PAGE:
Before the Pregnancy
At CSP, Inc., our surrogate mothers have the opportunity to help intended parents receive the greatest gift of all: a newborn baby. If you have been pregnant and given birth before, you know more or less what to expect as far as the actual pregnancy goes. But when you are a surrogate, there are also many differences you will experience during the process. Whether you are an intended parent or a surrogate mother, we want you to know exactly what to expect and we want you to have access to all the resources you need.
For the Surrogate:
Once you are confirmed pregnant, it is a very exciting time for both you and your couple, but it is also very emotional. One of the most important aspects of the pregnancy is to maintain good communication with your counselor and your intended parents.
The doctor who helped you with the IVF process will usually continue to treat you until the 6th week, at which point you are free to choose your own obstetrician that is covered by your insurance.
This trimester (weeks 1-13) is typically when you will feel the most tired and when morning sickness could hit the hardest. Take it easy and maintain a healthy diet to help you feel your best. If you feel like something isn’t right or you need assistance with any part of your pregnancy, talk to your OB or counselor to get the help you need.
When the second trimester (weeks 14 to 26) rolls around, the miscarriage rate goes down dramatically, and you will start to have more energy. As your pregnancy progresses, it’s essential to keep up communication with your counselor and let them know of any discomfort or other worries or concerns you may have. If we don’t hear from you, we assume you are doing fine.
During the second trimester, your couple may begin to express concern regarding the health of the baby. If this occurs, please talk to your counselor so that you and your couple will be given proper guidance.
You will also now be able to hear the baby’s heartbeat at your appointments, as well as receive ultrasounds. Between 16-20 weeks, you will be able to start feeling the baby move inside you.
Although you’re still a ways away from delivery when the third trimester (weeks 27 to 40) starts, you should begin to communicate with your couple how you will notify them once labor begins. It’s also a good idea to take a tour of the hospital before the big day so you’re familiar with it and feel comfortable in the new setting.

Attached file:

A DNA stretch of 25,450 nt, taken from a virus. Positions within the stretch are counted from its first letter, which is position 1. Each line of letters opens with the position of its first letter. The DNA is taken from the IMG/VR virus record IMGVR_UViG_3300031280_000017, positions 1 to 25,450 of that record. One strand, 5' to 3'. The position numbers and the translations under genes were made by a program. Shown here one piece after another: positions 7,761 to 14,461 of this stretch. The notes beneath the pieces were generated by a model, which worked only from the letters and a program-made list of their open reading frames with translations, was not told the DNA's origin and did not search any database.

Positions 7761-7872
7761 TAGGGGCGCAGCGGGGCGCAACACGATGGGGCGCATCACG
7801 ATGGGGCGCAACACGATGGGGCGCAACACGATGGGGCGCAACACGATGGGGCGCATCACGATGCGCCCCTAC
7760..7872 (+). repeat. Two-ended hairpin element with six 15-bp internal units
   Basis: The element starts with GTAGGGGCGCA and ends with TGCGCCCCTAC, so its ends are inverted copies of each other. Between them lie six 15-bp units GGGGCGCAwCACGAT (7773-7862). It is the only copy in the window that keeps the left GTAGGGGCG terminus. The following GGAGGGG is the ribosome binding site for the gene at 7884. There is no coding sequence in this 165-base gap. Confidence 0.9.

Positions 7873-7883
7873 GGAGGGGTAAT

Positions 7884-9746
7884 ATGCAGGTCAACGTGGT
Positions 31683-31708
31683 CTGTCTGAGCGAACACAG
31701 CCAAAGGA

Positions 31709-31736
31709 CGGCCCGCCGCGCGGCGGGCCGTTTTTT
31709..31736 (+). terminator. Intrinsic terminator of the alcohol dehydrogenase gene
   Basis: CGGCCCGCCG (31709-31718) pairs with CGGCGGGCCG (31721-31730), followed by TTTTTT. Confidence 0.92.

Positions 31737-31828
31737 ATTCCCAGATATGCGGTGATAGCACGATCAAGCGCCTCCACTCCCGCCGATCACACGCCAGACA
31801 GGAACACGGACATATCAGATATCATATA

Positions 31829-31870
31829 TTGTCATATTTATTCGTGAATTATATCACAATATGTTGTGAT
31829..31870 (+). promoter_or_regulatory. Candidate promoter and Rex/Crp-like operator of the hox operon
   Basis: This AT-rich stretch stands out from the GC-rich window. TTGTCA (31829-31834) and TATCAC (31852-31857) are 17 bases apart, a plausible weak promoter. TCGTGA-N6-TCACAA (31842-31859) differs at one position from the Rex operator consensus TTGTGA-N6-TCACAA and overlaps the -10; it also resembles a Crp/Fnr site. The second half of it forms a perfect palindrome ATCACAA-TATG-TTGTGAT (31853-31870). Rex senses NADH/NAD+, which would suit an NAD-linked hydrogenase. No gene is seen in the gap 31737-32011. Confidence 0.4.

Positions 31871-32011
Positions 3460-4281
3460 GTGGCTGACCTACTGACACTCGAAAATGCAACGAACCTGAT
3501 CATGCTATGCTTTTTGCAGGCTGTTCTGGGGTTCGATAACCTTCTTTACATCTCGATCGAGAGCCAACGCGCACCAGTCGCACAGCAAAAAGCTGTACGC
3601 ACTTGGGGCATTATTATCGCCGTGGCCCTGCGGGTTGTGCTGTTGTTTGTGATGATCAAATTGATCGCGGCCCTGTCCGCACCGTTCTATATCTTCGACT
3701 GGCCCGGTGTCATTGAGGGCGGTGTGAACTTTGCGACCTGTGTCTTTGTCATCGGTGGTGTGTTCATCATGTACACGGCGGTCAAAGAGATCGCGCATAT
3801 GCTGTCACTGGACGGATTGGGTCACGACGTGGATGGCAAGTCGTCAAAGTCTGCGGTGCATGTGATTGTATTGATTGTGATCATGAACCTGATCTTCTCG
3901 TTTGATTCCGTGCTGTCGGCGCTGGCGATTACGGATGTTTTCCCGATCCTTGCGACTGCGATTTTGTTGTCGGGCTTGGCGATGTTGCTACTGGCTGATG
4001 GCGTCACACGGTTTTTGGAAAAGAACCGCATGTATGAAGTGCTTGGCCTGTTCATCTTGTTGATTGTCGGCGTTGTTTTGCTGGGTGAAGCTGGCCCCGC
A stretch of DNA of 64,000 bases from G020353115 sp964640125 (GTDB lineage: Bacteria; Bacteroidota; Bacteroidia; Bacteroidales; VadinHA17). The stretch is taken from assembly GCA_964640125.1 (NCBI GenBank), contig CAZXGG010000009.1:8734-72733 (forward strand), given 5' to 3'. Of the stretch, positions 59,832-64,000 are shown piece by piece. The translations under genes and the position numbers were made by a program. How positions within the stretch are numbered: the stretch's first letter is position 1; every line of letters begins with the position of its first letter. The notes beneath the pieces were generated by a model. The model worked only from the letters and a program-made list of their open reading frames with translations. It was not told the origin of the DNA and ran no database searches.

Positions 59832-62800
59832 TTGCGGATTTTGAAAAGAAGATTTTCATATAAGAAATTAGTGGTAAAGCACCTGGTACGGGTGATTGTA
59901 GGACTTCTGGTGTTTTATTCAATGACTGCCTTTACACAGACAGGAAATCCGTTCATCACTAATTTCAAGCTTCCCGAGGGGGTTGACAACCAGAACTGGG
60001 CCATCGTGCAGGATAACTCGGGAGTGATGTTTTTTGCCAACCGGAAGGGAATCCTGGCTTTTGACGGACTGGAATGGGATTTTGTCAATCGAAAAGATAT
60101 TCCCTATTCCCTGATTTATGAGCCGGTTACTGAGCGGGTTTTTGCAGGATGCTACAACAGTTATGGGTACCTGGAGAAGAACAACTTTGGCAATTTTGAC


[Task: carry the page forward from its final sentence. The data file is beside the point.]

As you near the end of the pregnancy, your OB appointments will be even more often. You will most likely return to the energy level you had in the first trimester, only this time you’re walking around with an extra 20-30 pounds. Keep your energy up by doing light exercise and eating healthy meals and snacks often.
When you get to the hospital, feel free to let the staff know you’re a surrogate if you wish. If you should have any questions or concerns regarding your time at the hospital, contact the hospital social worker or your OB charge nurse. They will already be aware of the situation and will be the most helpful.
Before you actually give birth, think about how you want to say goodbye to the baby and the parents. This varies with every surrogate mom, and it’s completely up to you. Don’t be shy about communicating how you want this process to go.
For the Intended Parents:
Intended parents should always remain helpful and supportive so that surrogate doesn’t feel worried and is able to have a pregnancy that is as stress-free as possible.
The intended parents will be able to meet with the OB as well as have the opportunity to attend appointments every so often.
The first trimester also comes with more risks than the other trimesters. The miscarriage rate is highest in the first trimester, and this rate is slightly higher than 20%.
During the second trimester, your surrogate will start to get more ultrasounds to check on the well-being of the baby. You may accompany the surrogate to the ultrasounds if you wish, but if you don’t live near her, it’s possible to receive a video of the ultrasound.
You and your partner may begin to feel concerned about the health of your baby during this stage, but avoid communicating these concerns with your surrogate. Talk to your counselor about what you are feeling and we will be able to give both parties the help and support they need.
This is the time when you start to establish parental rights with a lawyer, so it will all begin to feel much more real.
Now is the time to make sure you know how you’ll be notified when your surrogate mom goes into labor, and make travel arrangements if necessary. If you wish, you can also take a tour of the hospital with your surrogate to familiarize yourself.
Communicate with your surrogate mom regarding what role you will play in the delivery room. Many surrogates prefer that the father stays behind her shoulders during delivery, so it’s important to talk with her beforehand so there won’t be any surprises.
Upon arrival at the hospital, let the hospital social worker or OB charge nurse know who you are, as they will be aware of your situation and how to assist you.
While your emotions may be all over the board at this point, make sure to always remain positive around your surrogate mom and communicate any concerns to the counselor or nurse. The more relaxed your surrogate mom is, the potential for a smooth birthing process is much better.
After your child is born, the surrogate mother will want the chance to say goodbye to you and the baby. Be sure to openly communicate your appreciation for the large role she played in growing your family.
At CSP, we love seeing families grow and become more whole than they ever thought they could. We look forward to working with you!